SNP ac­cused of hav­ing Eu­rope’s ‘harsh­est’ stance over Is­rael

The Herald on Sunday - - NEWS FOCUS - By Peter Swin­don

A SE­NIOR min­is­ter in the Is­raeli gov­ern­ment has crit­i­cised the SNP-led Scot­tish Gov­ern­ment’s po­si­tion on his coun­try as “the harsh­est in Eu­rope”.

Michael Oren, a his­to­rian who is now deputy min­is­ter in the Is­raeli prime min­is­ter’s of­fice, also ac­cused the Scot­tish Gov­ern­ment of “gra­tu­itously mis­read­ing” in­ter­na­tional law when it de­scribed Is­rael’s at­tacks on Gaza as “dis­pro­por­tion­ate”.

Mr Oren spoke to The Her­ald on Sun­day at the Knes­set, Is­rael’s par­lia­ment, in Tel Aviv last week as rock­ets fell on Is­raeli towns and cities last week.

The bar­rage of al­most 500 rock­ets from Gaza fol­lowed a botched spy­ing mis­sion by Is­raeli forces that left eight dead. Is­rael re­sponded to the rock­ets with air strikes at more than 70 sites in Gaza.

The vi­o­lence was the worst in the r egion si nce the 50-day con­flict in 2014.

In Au­gust 2014, Humza Yousaf, t he then min­is­ter f or ex­ter nal a f fa i r s , c o n d e mne d rocket at­tacks from Gaza but added that Is­rae l ’s re­sponse was “dis­pro­por­tion­ate”.

His as­sess­ment was based on the death toll in Gaza, where 2,251 peo­ple died, in­clud­ing 1,462 civil­ians. On the Is­raeli side, 67 sol­diers and six civil­ians died.

Mr Oren MK ( Mem­ber of t he Knes­set) said: “I un­der­stand the Scot­tish Gov­ern­ment has taken a po­si­tion on us that is prob­a­bly the harsh­est of any po­lit­i­cal party in Eu­rope. They vie with some of the Swedish par­ties and the Ir­ish par­ties.

“But let me say about [ Yousaf’s com­ments on] dis­pro­por­tion­al­ity. First of all, it is a gross mis­read­ing of in­ter­na­tional law. I stud­ied in­ter­na­tional law. Dis­pro­por­tion­al­ity it says very sim­ply that an army can only use the force nec­es­sary to meet the threat. If we use a cer­tain amount of force and rock­ets con­tinue to fall on our ter­ri­tory then the force can­not be dis­pro­por­tion­ate, just can­not by def­i­ni­tion.

“So, it’s a gross mis­read­ing and I would say a gra­tu­itous mis­read­ing of dis­pro­por­tion­al­ity prin­ci­ples. We are, if any­thing, un­der pro­por­tion in our use of force.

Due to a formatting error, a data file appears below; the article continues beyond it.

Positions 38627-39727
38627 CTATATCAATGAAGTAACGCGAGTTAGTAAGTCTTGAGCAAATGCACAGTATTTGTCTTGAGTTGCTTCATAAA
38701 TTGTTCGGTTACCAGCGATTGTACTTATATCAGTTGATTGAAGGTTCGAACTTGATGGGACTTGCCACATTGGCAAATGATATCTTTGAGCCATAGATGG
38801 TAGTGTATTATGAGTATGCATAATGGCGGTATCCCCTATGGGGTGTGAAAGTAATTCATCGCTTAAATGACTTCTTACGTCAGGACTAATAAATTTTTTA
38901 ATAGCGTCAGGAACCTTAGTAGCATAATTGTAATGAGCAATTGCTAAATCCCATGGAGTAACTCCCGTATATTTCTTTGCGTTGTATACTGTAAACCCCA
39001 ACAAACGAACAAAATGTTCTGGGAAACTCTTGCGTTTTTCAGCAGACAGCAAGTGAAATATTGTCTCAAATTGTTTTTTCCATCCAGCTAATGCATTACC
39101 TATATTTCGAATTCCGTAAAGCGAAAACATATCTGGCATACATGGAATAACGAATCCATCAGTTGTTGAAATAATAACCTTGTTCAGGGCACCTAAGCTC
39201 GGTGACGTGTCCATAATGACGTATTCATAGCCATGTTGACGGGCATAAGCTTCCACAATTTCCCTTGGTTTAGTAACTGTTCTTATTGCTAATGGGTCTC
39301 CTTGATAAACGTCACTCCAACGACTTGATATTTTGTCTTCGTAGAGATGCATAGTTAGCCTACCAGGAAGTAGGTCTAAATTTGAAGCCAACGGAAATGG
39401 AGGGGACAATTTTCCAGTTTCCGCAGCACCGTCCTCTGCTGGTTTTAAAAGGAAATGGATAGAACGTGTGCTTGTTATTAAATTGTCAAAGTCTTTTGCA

“Many other so­ci­eties, most other so­ci­eties, would use a reck­less amount of force to stop rock­ets fall­ing on civil­ians. We have not done that. We have the power, boy we have the power. We could end it very quickly.”

Hu­man rights or­gan­i­sa­tion Amnesty is­sued a re­port on Is­rael ear­lier this year that ac­cused the gov­ern­ment of “col­lec­tively pun­ish­ing Gaza’s en­tire pop­u­la­tion” with an air, land and sea block­ade.

The block­ade has trig­gered a hu­man­i­tar­ian cri­sis, with elec­tric­ity cuts af­fect­ing clean wa­ter and san­i­ta­tion and di­min­ish­ing health ser­vice ac­cess. The block­ade has ren­dered Gaza in­creas­ingly “un­liv­able”, ac­cord­ing to the United Na­tions.

Mr Oren said: “I know this is dif­fi­cult, but when you think about Gaza you have to throw out ev­ery­thing you know about ev­ery­thing in hu­man af­fairs. I’ll give you ex­am­ples. Ha­mas [the gov­ern­ing au­thor­ity] wants to keep a low light on the hu­man­i­tar­ian cri­sis there, but it burned down a cross­ing to Gaza three times. It burned fuel lines to a pop­u­la­tion that is in any case only get­ting three hours a day of elec­tric­ity.

“And, by the way, Ha­mas has 24/7 elec­tric­ity in its tun­nels and its bunkers and head­quar­ters. No prob­lems there with elec­tric­ity, no prob­lems with wa­ter.”

The Scot­tish Gov­ern­ment said its po­si­tion on the sit­u­a­tion in Gaza “was and con­tin­ues to be in line with much main­stream in­ter­na­tional opin­ion”.

A Gov­ern­ment spokesman added: “More gen­er­ally, we sup­port in­ter­na­tional ef­forts to bring res­o­lu­tion to the Is­raeli-Pales­tinian con­flict, based on work­ing to­wards a two-state so­lu­tion.”

Celtic fans have been wav­ing Pales­tinian flags, while Rangers sup­port­ers have been seen with Is­raeli flags

Michael Oren hit out at ‘mis­read­ing’ of in­ter­na­tional law

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